National Football League Hall of Famer Jim Brown addresses an audience on the campus of Williams College, in Williamstown, Mass. on Thursday, Oct. 29, 2009. Brown said Thursday that the NFL and its players union share the blame for failing to take care of those who retire from football damaged by its violent collisions. (AP Photo/North Adams Transcript, Gillian Jones)
WILLIAMSTOWN, Mass. — The NFL and its players union share the blame for failing to take care of those who retire from football damaged by its violent collisions, Hall of Famer Jim Brown said last Thursday.
One day after appearing before the U.S. House Judiciary Committee for a hearing on head injuries in football, Brown said in a series of talks at Williams College that the league’s failure to take care of retired players is “a crying shame.”
“The NFL, with the players association, have been an embarrassment, because the legends of the game who have run into hard times, medically and economically, have been deserted,” Brown said. “It’s a crying shame that an organization like the NFL does not take care of their own.”
Brown said he was optimistic that something would come of the hearings, noting that Congress has threatened to repeal the antitrust exemption that allows the league to negotiate lucrative TV contracts. “When you talk about that, you hit a nerve with the NFL,” he said.
Known since he retired at the peak of his career as much for his outspoken views as his football prowess, Brown had even harsher words for the NCAA, calling it “the most ridiculous organization in the country.” Criticizing administrators who live off the money generated by college athletes, he said, “College athletes aren’t amateurs, these guys are the farm teams for the NBA and NFL.”
And he didn’t leave out the players who grab for the most money but fail to use their position to improve society. Turning it into a lesson for the students in attendance, he said, “Never be happy just to be rich.”
“There’s always a purpose that you can have in your life. Your purpose has to be helping people. Helping people have a better life. It is the only way you can achieve quality of life,” he said.
“Don’t let anyone tell you winning is everything. Winning is not everything,” he said. “It is a destination. But in life, in a successful life, you must enjoy the journey.”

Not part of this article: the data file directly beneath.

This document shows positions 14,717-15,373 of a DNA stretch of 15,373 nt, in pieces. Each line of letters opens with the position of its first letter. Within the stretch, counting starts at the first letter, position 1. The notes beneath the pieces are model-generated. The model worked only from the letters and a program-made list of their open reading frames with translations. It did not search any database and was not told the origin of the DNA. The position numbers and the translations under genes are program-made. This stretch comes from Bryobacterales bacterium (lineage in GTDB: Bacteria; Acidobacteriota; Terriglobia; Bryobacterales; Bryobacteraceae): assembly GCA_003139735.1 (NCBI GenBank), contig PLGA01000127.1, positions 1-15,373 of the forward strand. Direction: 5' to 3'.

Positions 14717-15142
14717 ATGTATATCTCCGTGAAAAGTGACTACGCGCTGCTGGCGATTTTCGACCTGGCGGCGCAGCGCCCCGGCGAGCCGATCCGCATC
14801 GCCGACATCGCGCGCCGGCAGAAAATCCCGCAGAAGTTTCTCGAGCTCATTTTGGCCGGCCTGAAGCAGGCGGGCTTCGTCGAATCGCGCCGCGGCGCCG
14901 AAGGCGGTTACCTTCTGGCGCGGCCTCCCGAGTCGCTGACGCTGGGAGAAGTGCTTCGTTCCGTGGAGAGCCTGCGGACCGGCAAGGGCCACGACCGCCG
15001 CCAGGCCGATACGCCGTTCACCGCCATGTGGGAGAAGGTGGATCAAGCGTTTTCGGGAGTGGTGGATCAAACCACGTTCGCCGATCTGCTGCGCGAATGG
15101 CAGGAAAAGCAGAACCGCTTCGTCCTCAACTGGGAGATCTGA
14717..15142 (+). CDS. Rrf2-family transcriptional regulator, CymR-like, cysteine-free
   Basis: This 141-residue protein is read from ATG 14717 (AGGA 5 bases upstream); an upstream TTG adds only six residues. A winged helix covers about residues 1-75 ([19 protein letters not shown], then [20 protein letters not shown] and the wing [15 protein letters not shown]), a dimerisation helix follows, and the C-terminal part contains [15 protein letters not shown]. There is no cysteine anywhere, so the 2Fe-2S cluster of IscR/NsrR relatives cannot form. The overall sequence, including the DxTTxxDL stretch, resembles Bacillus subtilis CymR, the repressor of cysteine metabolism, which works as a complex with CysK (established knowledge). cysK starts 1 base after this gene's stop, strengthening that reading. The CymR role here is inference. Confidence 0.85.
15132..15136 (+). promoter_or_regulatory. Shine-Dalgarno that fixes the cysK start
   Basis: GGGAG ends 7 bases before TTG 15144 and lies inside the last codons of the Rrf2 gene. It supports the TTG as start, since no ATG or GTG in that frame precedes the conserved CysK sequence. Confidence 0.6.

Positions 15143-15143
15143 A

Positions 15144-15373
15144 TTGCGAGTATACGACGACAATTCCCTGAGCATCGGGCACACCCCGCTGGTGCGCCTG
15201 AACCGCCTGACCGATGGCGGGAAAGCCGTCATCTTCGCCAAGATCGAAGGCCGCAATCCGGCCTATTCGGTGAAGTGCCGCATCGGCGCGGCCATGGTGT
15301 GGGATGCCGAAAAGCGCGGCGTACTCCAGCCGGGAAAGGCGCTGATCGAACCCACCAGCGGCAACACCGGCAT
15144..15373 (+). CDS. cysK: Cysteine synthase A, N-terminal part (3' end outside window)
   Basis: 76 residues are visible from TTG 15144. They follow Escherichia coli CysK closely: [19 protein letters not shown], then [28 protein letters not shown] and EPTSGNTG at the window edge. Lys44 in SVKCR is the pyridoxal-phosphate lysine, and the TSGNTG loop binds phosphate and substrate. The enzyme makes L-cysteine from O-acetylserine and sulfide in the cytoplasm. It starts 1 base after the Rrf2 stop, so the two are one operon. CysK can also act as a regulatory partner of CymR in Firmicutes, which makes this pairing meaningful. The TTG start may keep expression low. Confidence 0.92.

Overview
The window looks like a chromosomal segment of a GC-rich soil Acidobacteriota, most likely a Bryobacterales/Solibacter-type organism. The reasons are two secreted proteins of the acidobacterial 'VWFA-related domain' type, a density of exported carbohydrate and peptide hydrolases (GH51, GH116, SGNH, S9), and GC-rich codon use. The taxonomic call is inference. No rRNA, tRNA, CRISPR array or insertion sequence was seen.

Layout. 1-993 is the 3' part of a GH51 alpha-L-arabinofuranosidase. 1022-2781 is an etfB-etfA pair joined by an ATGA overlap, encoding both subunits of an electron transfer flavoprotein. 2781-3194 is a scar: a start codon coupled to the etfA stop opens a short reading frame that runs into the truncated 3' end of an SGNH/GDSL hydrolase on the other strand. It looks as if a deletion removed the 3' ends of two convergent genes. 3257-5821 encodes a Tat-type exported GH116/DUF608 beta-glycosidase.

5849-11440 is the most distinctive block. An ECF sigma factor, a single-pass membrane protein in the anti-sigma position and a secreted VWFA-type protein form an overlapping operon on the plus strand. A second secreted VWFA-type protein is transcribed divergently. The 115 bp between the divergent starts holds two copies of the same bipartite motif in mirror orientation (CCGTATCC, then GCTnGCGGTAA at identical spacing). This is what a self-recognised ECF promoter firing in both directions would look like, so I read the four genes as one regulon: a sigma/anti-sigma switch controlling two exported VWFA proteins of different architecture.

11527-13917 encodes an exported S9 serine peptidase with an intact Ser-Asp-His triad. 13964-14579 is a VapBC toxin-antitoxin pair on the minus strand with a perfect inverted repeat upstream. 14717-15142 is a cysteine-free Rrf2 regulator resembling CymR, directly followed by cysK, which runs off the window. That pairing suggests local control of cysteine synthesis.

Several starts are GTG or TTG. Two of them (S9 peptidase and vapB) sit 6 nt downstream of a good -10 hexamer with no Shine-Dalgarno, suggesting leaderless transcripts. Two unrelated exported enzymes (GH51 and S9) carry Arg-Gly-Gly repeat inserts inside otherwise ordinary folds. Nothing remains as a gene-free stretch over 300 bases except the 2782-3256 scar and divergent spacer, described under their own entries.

An All-American at Syracuse in football and lacrosse, Brown ran for 12,312 yards in the NFL and set all the league’s major scoring and rushing records despite walking away at 30 after just nine seasons. Hollywood was also offering him more money, and there was the matter of appearing in a movie with sex symbol Raquel Welch that also enticed him.
“Y’all might not be historians, but somebody should tell you she was the finest woman on the earth, at least the magazine said she was,” Brown said, apparently warned that the students born in the late 1980s and early ’90s might not be familiar with his career. “Is that correct? Y’all haven’t been watching TV? Y’all never heard of No. 32?”
The love scene with Welch in “100 Rifles” was the first interracial Hollywood coupling in history — one of many pioneering roles he had in movies and afterward.
“That love scene was something,” Brown said with his wife, Monique, in the crowd. “Because the director got confused and didn’t say ‘Cut!’ So we kept going. I didn’t tell anybody that, especially my wife. But she wasn’t born at the time.”
Brown said he hasn’t regretted his decision to leave football even before the peak of his career, noting that he won his third NFL MVP in his final year as the “best cat in the league.” He could have accomplished more, he said, “only if football’s all you’re talking about.
“I can get on a telephone and call around and do things you couldn’t do,” he said, citing the contacts he has around the country through his Amer-I-Can program that works with the poor and powerless.
Coming to Williams as part of a program to promote equality and diversity on the bucolic Western Massachusetts campus, Brown gave an off-the-cuff talk from a bare stage to the school’s football and lacrosse teams, standing with the help of a cane he’s used since having his hips replaced about a year ago. Later, he spoke to about 600 students, faculty members and nearby residents at the school’s ornate Chapin Hall.
“I don’t have to push any program, anybody’s philosophy. Anything I say here will be based on what I feel and what I’ve experienced. Is that good enough for you?” he asked the athletes.
“Yes, sir,” they answered.
He told them, and a smaller group of students in a classroom later, to resist the greed that led to the current economic crisis and also leaves many athletes silent in the face of injustice. When one student pointed out, with some hesitation, that Brown bragged about being the highest-paid player in the NFL and then left for more money in Hollywood, the 73-year-old football and movie star encouraged the questioner not to back down.
“You can enjoy life, too,” he said. “Don’t misunderstand. I’m not a priest. I’m talking about certain principles. I’m not talking about depriving myself of living. We live by principles, but we share, and we don’t cheat.
“This is a way of living your life, living it within the law but living it fully,” he said another time. “So you know that when it’s your time to roll, you’ve touched all the bases.”
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